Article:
xmlns:crs='http://ns.adobe.com/camera-raw-settings/1.0/'>
  <crs:Version>2.2</crs:Version>
  <crs:RawFileName>V1234567.CRW</crs:RawFileName>
  <crs:WhiteBalance>As Shot</crs:WhiteBalance>
  <crs:Exposure>0.00</crs:Exposure>
  <crs:Shadows>0</crs:Shadows>
  <crs:Brightness>50</crs:Brightness>
  <crs:Contrast>+25</crs:Contrast>
  <crs:Saturation>0</crs:Saturation>
  <crs:Sharpness>25</crs:Sharpness>
  <crs:LuminanceSmoothing>0</crs:LuminanceSmoothing>
  <crs:ColorNoiseReduction>25</crs:ColorNoiseReduction>
  <crs:ChromaticAberrationR>0</crs:ChromaticAberrationR>
  <crs:ChromaticAberrationB>0</crs:ChromaticAberrationB>
  <crs:VignetteAmount>0</crs:VignetteAmount>
  <crs:ShadowTint>0</crs:ShadowTint>
  <crs:RedHue>0</crs:RedHue>
  <crs:RedSaturation>0</crs:RedSaturation>
  <crs:GreenHue>0</crs:GreenHue>
  <crs:GreenSaturation>0</crs:GreenSaturation>
  <crs:BlueHue>0</crs:BlueHue>
  <crs:BlueSaturation>0</crs:BlueSaturation>
 </rdf:Description>

 <rdf:Description rdf:about='uuid:12345678-1234-1234-1234-123456789012'
  xmlns:exif='http://ns.adobe.com/exif/1.0/'>
  <exif:ExposureTime>1/100</exif:ExposureTime>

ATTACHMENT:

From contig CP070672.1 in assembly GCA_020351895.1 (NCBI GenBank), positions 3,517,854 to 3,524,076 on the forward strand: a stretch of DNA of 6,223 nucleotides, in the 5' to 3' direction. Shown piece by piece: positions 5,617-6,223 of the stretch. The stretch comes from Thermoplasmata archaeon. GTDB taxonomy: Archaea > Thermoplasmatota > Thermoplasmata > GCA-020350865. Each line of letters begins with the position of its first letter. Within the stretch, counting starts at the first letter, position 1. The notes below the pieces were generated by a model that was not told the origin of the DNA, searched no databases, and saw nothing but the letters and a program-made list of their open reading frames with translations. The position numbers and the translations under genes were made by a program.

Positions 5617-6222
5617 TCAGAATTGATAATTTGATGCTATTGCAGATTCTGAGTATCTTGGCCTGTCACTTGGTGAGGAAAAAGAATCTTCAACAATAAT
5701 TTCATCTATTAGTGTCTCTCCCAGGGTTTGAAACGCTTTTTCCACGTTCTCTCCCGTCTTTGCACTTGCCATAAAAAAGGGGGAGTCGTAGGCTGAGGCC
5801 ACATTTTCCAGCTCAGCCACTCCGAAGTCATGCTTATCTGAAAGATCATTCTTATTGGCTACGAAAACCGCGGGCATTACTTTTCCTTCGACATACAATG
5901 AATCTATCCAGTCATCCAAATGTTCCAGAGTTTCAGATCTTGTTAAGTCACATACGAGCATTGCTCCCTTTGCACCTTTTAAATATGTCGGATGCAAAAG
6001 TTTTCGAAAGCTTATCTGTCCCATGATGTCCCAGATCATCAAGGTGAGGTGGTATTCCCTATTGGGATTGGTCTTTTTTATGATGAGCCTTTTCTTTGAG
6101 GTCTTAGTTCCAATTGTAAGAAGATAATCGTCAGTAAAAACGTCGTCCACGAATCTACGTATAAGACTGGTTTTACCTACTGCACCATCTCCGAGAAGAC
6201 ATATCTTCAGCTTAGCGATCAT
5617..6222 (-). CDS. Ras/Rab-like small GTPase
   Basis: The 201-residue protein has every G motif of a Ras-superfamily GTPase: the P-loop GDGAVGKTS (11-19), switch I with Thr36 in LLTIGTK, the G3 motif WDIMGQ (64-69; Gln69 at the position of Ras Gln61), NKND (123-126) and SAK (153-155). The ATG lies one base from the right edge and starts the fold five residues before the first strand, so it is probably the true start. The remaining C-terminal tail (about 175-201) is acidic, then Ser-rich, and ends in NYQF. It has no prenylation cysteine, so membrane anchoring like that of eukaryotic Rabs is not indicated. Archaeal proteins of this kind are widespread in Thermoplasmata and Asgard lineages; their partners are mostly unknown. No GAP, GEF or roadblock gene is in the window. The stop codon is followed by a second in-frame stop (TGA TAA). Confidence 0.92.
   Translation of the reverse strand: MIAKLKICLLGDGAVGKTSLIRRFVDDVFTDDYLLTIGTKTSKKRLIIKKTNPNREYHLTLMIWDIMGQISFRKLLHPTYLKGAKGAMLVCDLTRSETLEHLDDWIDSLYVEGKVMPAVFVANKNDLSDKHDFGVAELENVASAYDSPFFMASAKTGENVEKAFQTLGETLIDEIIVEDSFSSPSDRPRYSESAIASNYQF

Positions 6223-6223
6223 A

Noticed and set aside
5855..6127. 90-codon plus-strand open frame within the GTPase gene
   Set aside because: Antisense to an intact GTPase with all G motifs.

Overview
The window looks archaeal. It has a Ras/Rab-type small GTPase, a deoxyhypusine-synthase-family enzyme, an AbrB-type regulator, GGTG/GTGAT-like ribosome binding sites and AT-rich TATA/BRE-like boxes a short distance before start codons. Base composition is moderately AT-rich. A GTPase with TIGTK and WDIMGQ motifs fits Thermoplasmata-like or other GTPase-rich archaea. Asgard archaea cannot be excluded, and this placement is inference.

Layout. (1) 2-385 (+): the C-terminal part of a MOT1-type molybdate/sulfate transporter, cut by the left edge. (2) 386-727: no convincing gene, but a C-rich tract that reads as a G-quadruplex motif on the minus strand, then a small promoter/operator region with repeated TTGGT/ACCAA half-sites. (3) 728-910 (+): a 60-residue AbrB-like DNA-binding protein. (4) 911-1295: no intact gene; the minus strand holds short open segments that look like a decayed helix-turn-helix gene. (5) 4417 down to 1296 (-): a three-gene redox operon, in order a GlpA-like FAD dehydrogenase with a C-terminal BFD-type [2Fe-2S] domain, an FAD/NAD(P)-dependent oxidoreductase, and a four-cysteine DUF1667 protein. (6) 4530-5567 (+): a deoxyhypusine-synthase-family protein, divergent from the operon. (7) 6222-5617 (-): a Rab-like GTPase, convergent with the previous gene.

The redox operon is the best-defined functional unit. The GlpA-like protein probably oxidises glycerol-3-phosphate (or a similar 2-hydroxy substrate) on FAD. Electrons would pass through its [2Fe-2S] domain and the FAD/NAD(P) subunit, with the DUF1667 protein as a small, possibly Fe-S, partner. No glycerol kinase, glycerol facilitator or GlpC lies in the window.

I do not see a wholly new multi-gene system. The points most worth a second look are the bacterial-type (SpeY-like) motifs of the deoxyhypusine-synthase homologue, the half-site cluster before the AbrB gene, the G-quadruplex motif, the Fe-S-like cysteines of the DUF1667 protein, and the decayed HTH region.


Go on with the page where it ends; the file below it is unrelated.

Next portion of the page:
<exif:ShutterSpeedValue>6643856/1000000</exif:ShutterSpeedValue>
  <exif:FNumber>11/1</exif:FNumber>
  <exif:ApertureValue>6918863/1000000</exif:ApertureValue>
  <exif:ExposureProgram>1</exif:ExposureProgram>
  <exif:DateTimeOriginal>2004-12-12T12:34:56-12:00</exif:DateTimeOriginal>
  <exif:ExposureBiasValue>0/1</exif:ExposureBiasValue>
  <exif:MaxApertureValue>16875/10000</exif:MaxApertureValue>
  <exif:MeteringMode>2</exif:MeteringMode>
  <exif:FocalLength>50/1</exif:FocalLength>
  <exif:ColorSpace>4294967295</exif:ColorSpace>
  <exif:PixelXDimension>794</exif:PixelXDimension>
  <exif:PixelYDimension>1200</exif:PixelYDimension>
  <exif:ISOSpeedRatings>
   <rdf:Seq>
    <rdf:li>100</rdf:li>
   </rdf:Seq>
  </exif:ISOSpeedRatings>
  <exif:Flash rdf:parseType='Resource'>
   <exif:Fired>True</exif:Fired>
   <exif:Return>0</exif:Return>
   <exif:Mode>0</exif:Mode>
   <exif:Function>False</exif:Function>
   <exif:RedEyeMode>False</exif:RedEyeMode>
  </exif:Flash>
 </rdf:Description>

 <rdf:Description rdf:about='uuid:12345678-1234-1234-1234-123456789012'
  xmlns:aux='http://ns.adobe.com/exif/1.0/aux/'>
  <aux:SerialNumber>1234567890</aux:SerialNumber>
  <aux:Lens>50.0 mm</aux:Lens>
 </rdf:Description>

 <rdf:Description rdf:about='uuid:12345678-1234-1234-1234-123456789012'
  xmlns:pdf='http://ns.adobe.com/pdf/1.3/'>
 </rdf:Description>

 <rdf:Description rdf:about='uuid:12345678-1234-1234-1234-123456789012'
  xmlns:photoshop='http://ns.adobe.com/photoshop/1.0/'>
  <photoshop:History></photoshop:History>
 </rdf:Description>

 <rdf:Description rdf:about='uuid:12345678-1234-1234-1234-123456789012'
  xmlns:tiff='http://ns.adobe.com/tiff/1.0/'>
  <tiff:Make>Canon</tiff:Make>
  <tiff:Model>Canon EOS 10D</tiff:Model>